Abstract :Banking institutions constitute a central pillar of the financial system. Hence, it comes as no surprise a large volume of theoretical and empirical work in financial economics concerns these institutions and their function. As a result of their operations in financial markets, banking institutions are susceptible to a wide range of financial risks. A broad taxonomy of such risks, closely followed in “building block”approaches to banking regulation and by market participants and academics, is credit risk, market risk, operational risk and liquidity risk. The first, relates to the possibility of bank losses due to deterioration in the credit quality of loan portfolios and other credit exposures. Market risk associates to potential losses that banks could face as a result of fluctuations in rates and asset prices. Operational risk relates to potential failures in the day-to-day business contact for reasons such as fraud, system failure and regulatory compliance. Such risks may feed into and interact with the latter form of risk embedded in bank operations, namely liquidity risk.Liquidity risk relates to the ability of a bank to fund its assets and meet its obligations on a timely basis. It arises from the maturity transformation role that banking institutions perform by transforming short term funding (deposits) into long termliabilities (loans). As a result of this, banks risk a possible failure if too many short term liabilities are claimed and not enough assets are available to make these claims good. It is further aggravated by the opaqueness and asymmetric information of banking assets, giving room for speculation that could potentially cause panic, taking the form of a run on the bank by depositors and other claim holders.Advances in economic theory over the past decades provide some strong predictions on how liquidity risk could crystallize, guiding the design of prudential regulation and other official-sector safety nets aimed at mitigating liquidity-risk vulnerabilities of banking institutions. This dissertation discusses policy implications for banking and financial stability in view of three important contributions by Diamond & Dybvig(1983), Rochet & Vives (2004) and Goldstein & Pauzner (2005).Diamond & Dybvig were the first to establish that maturity transformation makes banks susceptible to bank runs and provide the theoretical foundations of Deposit Insurance and a rationale for Suspension of Convertibility as stabilization devices. Rochet & Vives provide the theoretical foundations of the Lender of Last Resort as stabilization device in cases where banks are susceptible to runs by depositors. They highlight the complementarity of bail-ins (through the interbank markets) and bailouts(through a Lender of Last Resort) and support “constructive ambiguity” of Central Banks’ announcements. Goldstein & Pauzner provide a major technical breakthrough in the formal treatment of bank-run dynamics by proving theuniqueness of equilibrium under a state of one-sided strategic complementarities and noisy signals. They offered a new perspective for the design of policies aimed at mitigating bank liquidity risk by endogenizing the probability of a bank run and relating it to the parameters of the banking contract.From that perspective, we attempt a critical appraisal of official sector safety nets such as Deposit Insurance, Lender of Last Resort facility and prudential Capital and Liquidity Requirements presenting the potential benefits of each one, along with the possible underlying risks, as well as the complementarity of these safety nets. In light of the recent financial crisis, we examine the liquidity providing mechanisms of the European Central Bank and the extent to which it acts as a Lender of Last Resort.In particular, we present the measures taken by the ECB in order to help Eurozone banks cope with the severe banking crisis that started in 2007 and further exacerbated by the sovereign debt crisis in 2009 up to date, as well as present the criticism these measures have undergone. We discuss both “standard” and “nonstandard”measures. “Standard” measures such as Open Market Operations and Standing Facilities, along with “non-standard”, part of an enhanced credit support toolkit, such as Emergency Liquidity Assistance, Long-term Refinancing Operations,Securities Market Programme and Outright Monetary Transactions. We close ECB’s Liquidity Provision mechanism discussion presenting the controversial issue whether banks are weaning on ECB liquidity and are becoming too dependent on it, possibly hindering the functioning of markets by substituting or interfering with them, or not.Concluding this dissertation, we present the latest Prudential Liquidity Requirements implemented, Liquidity Coverage Ratio and Net Stable Funding Ratio, the standards set by the Basel III Accord. Both aim at requiring banks to withstand severe liquidity shocks in order to reduce the need for massive public liquidity support in such[3]events. Liquidity Coverage Ratio seeks to promote resilience against a liquidity crisis similar to the Lehmann Crisis on a thirty-day horizon. Net Stable Funding Ratio aims to limit over-reliance of banks on short-term wholesale funding (especially in good times) and encourage better assessment of liquidity risk both for on- and off-balance sheet items. We present some of the main lines of criticism these standards have faced, such as leading banks to overexposure in sovereign debt. Finally, based on recent empirical advances in the literature, we come up with proposals for improving these standards in order to enable liquidity risk diversification and differentiation of liquidity requirements based on bank size.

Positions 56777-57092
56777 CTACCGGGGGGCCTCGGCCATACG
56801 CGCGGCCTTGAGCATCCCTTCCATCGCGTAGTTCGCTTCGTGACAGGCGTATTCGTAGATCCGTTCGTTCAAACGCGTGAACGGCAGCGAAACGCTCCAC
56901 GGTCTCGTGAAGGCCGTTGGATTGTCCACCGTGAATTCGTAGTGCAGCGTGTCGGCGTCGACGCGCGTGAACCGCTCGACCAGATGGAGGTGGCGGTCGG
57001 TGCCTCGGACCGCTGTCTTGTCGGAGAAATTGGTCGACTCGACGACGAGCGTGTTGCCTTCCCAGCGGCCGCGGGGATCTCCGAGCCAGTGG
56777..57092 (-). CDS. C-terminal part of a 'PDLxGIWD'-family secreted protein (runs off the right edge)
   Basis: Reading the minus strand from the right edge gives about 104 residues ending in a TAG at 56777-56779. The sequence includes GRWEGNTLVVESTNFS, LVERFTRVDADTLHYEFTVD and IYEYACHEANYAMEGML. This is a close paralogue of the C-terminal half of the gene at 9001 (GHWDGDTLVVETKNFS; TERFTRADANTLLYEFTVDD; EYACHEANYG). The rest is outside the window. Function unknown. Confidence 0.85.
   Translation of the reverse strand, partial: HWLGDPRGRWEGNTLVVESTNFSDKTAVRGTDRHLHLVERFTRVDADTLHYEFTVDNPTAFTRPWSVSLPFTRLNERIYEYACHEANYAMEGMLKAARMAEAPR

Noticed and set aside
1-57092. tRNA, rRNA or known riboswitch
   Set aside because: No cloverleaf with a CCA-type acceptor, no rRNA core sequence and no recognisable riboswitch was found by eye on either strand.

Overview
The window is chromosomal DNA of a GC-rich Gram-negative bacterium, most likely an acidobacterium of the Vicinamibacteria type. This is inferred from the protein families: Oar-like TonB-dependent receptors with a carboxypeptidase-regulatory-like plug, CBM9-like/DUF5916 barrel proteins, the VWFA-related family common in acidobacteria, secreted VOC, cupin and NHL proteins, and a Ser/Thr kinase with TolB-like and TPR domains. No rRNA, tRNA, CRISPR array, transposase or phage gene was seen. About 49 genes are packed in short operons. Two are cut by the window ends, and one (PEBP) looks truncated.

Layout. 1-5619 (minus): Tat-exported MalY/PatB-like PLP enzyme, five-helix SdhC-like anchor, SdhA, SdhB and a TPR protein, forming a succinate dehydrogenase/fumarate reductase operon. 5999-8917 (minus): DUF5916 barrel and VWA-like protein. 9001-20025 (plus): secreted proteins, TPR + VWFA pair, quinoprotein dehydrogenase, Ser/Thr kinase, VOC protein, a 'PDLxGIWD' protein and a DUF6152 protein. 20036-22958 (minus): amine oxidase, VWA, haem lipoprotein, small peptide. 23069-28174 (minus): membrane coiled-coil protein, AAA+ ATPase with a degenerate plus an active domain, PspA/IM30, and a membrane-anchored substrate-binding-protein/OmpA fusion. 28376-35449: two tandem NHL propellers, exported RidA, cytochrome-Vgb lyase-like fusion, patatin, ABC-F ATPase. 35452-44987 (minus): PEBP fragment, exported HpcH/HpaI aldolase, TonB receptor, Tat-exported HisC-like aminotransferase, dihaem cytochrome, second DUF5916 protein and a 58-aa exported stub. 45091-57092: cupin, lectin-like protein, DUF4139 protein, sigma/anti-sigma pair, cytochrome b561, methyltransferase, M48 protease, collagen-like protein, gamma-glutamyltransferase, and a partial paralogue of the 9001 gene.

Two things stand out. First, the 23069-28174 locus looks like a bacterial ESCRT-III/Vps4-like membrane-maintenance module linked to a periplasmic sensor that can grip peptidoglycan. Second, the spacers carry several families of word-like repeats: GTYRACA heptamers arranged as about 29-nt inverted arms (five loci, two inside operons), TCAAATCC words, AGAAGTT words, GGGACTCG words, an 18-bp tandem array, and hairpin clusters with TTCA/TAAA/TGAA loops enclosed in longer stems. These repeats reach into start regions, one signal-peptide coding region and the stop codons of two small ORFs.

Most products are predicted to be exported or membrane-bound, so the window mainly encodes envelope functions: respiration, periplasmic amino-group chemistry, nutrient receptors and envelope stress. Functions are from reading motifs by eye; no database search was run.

Subject :Liquidity risk
Banking stability
Official sector safety nets
European Central Bank
Basel III Accord
Date :11-10-2012
Licence :

File: Stathousis_2012.pdf

Type: application/pdf